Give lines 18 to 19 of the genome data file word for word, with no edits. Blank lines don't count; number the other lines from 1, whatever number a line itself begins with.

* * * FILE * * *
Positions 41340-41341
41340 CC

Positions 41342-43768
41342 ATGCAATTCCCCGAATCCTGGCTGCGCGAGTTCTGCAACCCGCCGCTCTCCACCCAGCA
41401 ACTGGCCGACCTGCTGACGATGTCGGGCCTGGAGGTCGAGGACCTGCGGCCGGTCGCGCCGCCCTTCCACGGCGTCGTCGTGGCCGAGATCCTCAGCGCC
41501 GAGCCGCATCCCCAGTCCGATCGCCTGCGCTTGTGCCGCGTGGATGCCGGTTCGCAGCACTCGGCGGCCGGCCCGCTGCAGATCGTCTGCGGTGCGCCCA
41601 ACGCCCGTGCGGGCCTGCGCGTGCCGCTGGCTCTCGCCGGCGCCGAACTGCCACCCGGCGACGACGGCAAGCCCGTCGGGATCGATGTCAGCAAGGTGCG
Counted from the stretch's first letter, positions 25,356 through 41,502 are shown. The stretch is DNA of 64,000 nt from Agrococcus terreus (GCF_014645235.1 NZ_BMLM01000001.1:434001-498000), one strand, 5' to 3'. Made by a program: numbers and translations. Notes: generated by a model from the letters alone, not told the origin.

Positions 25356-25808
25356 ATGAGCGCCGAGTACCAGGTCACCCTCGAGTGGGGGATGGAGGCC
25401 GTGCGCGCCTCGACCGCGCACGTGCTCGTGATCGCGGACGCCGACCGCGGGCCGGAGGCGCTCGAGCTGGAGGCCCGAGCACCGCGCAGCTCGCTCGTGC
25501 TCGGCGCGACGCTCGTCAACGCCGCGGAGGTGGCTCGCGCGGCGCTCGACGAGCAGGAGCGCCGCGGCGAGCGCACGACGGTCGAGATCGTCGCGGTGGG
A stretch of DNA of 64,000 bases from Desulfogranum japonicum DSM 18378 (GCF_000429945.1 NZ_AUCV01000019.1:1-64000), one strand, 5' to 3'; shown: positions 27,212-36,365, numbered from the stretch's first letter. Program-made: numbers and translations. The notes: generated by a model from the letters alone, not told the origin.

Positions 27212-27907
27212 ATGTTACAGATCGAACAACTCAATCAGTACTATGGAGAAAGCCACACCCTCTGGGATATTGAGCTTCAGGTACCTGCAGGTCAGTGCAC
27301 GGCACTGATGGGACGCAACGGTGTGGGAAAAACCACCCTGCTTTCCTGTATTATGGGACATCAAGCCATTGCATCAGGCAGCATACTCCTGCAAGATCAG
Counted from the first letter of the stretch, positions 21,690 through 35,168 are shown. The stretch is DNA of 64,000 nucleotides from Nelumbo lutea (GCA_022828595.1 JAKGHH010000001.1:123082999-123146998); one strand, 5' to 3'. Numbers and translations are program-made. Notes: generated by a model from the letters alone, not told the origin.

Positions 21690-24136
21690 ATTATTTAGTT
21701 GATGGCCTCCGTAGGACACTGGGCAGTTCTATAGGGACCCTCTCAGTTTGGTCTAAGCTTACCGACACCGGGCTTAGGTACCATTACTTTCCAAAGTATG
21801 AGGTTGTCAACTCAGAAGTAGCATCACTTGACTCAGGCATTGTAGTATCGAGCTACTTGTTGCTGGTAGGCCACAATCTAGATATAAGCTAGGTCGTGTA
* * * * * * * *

Positions 21690-24136
21690 ATTATTTAGTT